Learning Disability Today
Supporting professionals working in learning disability and autism services

Funding boost for special schools fails to address families’ immediate need

The government has announced an £850 million funding package to boost the number of places at special schools, but charities are concerned the funding will do little to help families’ immediate needs.

The funding comes as part of a £2.6 billion investment which aims to deliver more than 60,000 special school places across the country. Local authorities can use the funding to create new places in mainstream and special schools, as well as other specialist settings, and to improve existing buildings to make them more accessible.

Education Secretary Gillian Keegan says the money will help to ensure “every child gets a world-class education, and the support they need to reach their potential.”

However, the Disabled Children’s Partnership says the funding does not address the urgent need for more specialist support or the wider needs of disabled children and their families.

Lack of special schools ‘negatively impacting’ families

The lack of special school places has caused major problems for families across the country. Earlier this year, ITV News found that nearly 9,000 children with an Education, Health and Care Plan (EHCP) are unable to access any formal education.

This number is largely driven by a lack of special school places and mainstream schools being unable to meet additional needs. This has left families searching for other types of informal education which are not monitored by regulators in the same way mainstream schools are.

Long waiting times for school placements are having a negative impact on families, and this week, a report by the Care Quality Commission and Ofsted found that children with additional needs in North Northamptonshire are suffering due to a lack of support.

The report found “widespread and/or systemic failings” among services providing support for children with SEND, and the regulators are now concerned about the experiences and outcomes for these children.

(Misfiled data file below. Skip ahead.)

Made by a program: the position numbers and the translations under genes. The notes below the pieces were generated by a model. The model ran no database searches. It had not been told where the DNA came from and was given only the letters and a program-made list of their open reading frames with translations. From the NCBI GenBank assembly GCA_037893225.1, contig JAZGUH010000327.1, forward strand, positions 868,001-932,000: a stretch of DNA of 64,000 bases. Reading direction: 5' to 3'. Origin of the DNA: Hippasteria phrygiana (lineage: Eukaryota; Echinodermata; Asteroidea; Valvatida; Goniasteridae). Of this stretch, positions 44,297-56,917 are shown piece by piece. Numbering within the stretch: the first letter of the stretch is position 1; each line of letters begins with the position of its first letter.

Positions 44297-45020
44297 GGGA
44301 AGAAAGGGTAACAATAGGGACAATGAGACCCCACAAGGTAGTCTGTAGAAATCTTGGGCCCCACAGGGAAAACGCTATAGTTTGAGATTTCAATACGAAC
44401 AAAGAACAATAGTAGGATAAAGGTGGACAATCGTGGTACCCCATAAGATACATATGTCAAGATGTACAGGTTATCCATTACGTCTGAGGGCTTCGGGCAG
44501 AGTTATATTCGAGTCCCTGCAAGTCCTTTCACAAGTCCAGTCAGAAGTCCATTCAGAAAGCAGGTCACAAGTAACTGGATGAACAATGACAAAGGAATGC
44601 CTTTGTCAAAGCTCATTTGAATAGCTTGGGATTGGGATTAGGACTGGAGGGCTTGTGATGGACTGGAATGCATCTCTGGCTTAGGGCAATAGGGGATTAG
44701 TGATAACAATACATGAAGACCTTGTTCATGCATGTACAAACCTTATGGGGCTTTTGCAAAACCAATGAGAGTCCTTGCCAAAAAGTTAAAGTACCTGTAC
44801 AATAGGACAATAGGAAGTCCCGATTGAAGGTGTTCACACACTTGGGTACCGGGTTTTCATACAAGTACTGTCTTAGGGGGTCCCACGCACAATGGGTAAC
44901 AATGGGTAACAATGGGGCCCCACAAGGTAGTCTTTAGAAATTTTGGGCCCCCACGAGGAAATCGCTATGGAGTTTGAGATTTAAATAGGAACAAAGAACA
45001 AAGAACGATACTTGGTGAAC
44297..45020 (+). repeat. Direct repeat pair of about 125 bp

The regulators found there had been a failure to address excessive waiting times for services, such as speech and language therapy and mental health services, and this is “negatively impacting” those who draw on support.

This issue is not confined to one area of the country, with new research finding that councils across the UK are increasingly forced to reject requests to assess children for special needs support due to deficits in schools budgets.

An ‘urgent need’ for more specialist support in mainstream schools

Campaigners and charities have voiced their concerns about the delays to building accessible schools which is fuelling extensive waiting lists for formal education settings.

In a tweet, Richard Kramer, Chief Executive of Sense charity, questioned how the funding will help disabled children and families who are currently struggling to find places due to lack of provision in their local area.

The Disabled Children’s Partnership has voiced similar concerns. A spokesperson told LDT: “It’s not clear how much this is new funding or just confirming previous announcements. Notwithstanding that, whilst it is welcome to see investment in new specialist placements, this doesn’t address the urgent need for more specialist support in mainstream schools; nor the wider needs of disabled children and their families, where there remains an annual funding gap of £573 million for social care alone.

“This funding must be followed by more sustained investment, alongside stronger accountability so that parents do not have to fight for the support their children need.”

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